Lenses which are more or less equivalent in performance with subjects at normal distances may show considerable difference when used extended as an equal size reproduction. Hence if more than one lens is available of suitable focal length it is worthwhile to make comparative tests, so as to select the one which offers the most satisfactory results. These tests should include exposures taken at several apertures to prove the lens for definition as many lenses give sharpest results at apertures two or three stops smaller than their maximum aperture. If the tests are intended for use with colour film they should all be taken from the same transparency, making sure to choose a slide which is perfectly sharp and contains within it most of the primary colours. The results will prove the difference in colour balance from different makes of lenses and can be used to advantage, particularly if records are kept of all exposures. The systematic recording of exposures, lenses and film used in copying work should be made in invariable routine for assessing future exposures if serious copying is contemplated.

Colour Duplicates on reversal film

Since commercial processes for the duplicating of colour slides employ special techniques and specially designed duplicating colour films which are supplied only to commercial or professional users the amateur must be cautioned not to expect too high a degree of fidelity in colour duplicating. However, colour copies of very acceptable quality can be produced from suitable slides, and in fact it is possible to correct colour casts in faulty originals as well as trimming out unwanted portions of a slide. Duplicating slides on to the same colour film stock as had been used in the original will nearly always result in an increase in contrast. Therefore slides which lend themselves well to duplicating are those which are free from excessive lighting contrast, but are slightly under exposed with strong colour. Over exposed slides with weak colours will give poor results.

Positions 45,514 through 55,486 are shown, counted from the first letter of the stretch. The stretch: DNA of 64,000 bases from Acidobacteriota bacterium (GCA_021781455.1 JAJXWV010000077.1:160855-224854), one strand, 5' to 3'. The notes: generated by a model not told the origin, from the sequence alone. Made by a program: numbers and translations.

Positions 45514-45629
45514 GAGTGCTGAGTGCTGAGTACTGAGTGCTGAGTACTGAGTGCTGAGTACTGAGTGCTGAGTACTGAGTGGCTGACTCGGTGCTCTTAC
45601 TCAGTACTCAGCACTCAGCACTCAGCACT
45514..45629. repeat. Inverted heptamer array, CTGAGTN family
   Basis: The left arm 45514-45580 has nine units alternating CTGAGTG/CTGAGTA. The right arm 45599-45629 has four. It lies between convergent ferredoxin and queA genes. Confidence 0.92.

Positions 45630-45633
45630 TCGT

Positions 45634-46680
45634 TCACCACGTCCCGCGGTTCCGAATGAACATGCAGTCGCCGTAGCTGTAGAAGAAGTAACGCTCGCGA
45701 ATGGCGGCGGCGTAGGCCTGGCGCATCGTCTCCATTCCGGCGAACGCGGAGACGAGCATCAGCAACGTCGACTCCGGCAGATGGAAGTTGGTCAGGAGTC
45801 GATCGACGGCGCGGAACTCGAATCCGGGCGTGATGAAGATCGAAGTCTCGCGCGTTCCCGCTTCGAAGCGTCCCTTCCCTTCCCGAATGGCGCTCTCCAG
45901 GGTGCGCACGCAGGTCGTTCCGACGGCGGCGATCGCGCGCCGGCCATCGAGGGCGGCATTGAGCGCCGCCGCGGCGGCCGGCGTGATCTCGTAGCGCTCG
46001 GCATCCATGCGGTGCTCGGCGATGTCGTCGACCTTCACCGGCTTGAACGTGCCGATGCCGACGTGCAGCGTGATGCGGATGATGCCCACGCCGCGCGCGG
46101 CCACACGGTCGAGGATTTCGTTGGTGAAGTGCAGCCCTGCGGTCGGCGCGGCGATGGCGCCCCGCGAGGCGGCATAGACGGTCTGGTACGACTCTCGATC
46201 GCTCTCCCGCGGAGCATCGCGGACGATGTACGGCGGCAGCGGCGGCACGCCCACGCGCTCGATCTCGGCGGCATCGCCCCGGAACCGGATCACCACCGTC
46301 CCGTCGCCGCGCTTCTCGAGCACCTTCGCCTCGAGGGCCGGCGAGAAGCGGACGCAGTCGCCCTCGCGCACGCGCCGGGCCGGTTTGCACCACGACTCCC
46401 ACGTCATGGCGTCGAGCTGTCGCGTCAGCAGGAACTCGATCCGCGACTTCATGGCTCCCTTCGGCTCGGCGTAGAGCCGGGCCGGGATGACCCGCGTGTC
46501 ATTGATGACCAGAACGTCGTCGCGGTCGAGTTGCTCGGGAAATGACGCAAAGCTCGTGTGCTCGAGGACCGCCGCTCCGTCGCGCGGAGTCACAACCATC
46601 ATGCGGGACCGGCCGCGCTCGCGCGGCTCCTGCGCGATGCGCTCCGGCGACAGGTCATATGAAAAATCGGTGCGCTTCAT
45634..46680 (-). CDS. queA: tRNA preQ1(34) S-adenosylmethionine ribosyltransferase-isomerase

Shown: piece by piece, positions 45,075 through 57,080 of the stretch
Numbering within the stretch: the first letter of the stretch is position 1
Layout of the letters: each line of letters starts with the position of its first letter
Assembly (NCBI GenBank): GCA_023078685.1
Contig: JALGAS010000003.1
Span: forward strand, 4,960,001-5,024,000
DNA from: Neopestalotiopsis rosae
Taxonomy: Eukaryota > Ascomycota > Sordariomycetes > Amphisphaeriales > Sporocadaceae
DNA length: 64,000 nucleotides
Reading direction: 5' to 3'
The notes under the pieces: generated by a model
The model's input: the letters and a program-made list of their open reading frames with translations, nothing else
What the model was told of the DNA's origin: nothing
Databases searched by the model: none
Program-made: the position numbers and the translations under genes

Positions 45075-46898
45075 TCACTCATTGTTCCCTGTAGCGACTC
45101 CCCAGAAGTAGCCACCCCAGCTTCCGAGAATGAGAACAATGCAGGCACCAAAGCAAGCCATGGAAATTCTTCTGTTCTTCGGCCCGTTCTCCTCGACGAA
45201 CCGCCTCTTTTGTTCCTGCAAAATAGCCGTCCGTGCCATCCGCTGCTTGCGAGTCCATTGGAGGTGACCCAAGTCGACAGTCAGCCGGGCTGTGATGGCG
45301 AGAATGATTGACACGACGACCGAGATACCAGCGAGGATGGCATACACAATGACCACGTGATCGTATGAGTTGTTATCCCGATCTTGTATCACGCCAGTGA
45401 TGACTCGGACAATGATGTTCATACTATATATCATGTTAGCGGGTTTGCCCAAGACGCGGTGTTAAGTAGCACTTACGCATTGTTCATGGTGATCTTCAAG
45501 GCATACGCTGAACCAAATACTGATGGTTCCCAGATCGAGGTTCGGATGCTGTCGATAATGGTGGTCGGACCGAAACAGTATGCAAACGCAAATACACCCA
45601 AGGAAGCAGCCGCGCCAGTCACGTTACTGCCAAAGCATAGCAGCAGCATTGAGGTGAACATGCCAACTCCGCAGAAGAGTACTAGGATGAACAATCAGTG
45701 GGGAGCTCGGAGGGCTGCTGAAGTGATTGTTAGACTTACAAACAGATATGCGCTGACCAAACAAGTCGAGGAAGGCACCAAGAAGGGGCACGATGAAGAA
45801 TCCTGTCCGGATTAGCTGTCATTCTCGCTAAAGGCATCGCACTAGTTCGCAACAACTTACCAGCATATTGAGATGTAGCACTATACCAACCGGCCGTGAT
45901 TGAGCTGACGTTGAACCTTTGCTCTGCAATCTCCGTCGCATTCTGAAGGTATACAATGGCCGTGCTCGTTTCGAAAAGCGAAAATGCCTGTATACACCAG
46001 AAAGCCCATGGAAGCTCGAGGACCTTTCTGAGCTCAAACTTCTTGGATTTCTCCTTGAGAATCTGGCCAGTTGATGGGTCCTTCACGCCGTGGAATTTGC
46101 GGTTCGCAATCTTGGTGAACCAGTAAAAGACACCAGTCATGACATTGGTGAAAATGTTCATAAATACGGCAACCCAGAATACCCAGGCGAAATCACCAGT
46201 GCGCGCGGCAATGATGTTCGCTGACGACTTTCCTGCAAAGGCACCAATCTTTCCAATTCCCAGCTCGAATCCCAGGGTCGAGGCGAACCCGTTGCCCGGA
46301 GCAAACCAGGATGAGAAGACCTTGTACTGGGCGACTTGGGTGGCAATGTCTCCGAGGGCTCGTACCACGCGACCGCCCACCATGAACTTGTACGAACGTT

To overcome the problem of increase of contrast in the final copy much can be achieved by careful selection of the copying type of film. For example, a slightly contrasty original taken on the film such as Kodachrome II will duplicate more satisfactory on to a soft, less contrasty film such as High Speed Ektachrome or Agfacolour.

Conversely, a slide that has been taken under dull or misty lighting conditions, and is lacking in contrast, yet has a full range of colour. Added sparkle can be gained by making a copy using a contrasty film.

Colour negatives from colour slides can be made by using colour negative film in the camera, again the choice of the original is very important. The best results come from correctly exposed and colour balanced slides with low contrast. Daylight, or electronic speed flash is probably the most suitable lighting for this purpose.

A few "DO's" and "DON'T's" for successful duplicating.

  • DO clean the original before making a copy. Any dust or dirt will reproduce and spoil the result.
  • DO make sure the light does not shine into the lens.
  • DO keep records, such as exposure, lighting, lens and film used. This saves time and film when doing subsequent work.
  • DO NOT scratch the diffusing screen by sliding metal or plastic slides across it. If your screen becomes accidentally scratched beyond repair a replacement can be purchased for a small sum.
  • DO NOT attempt to copy a slide that is still bound between glass.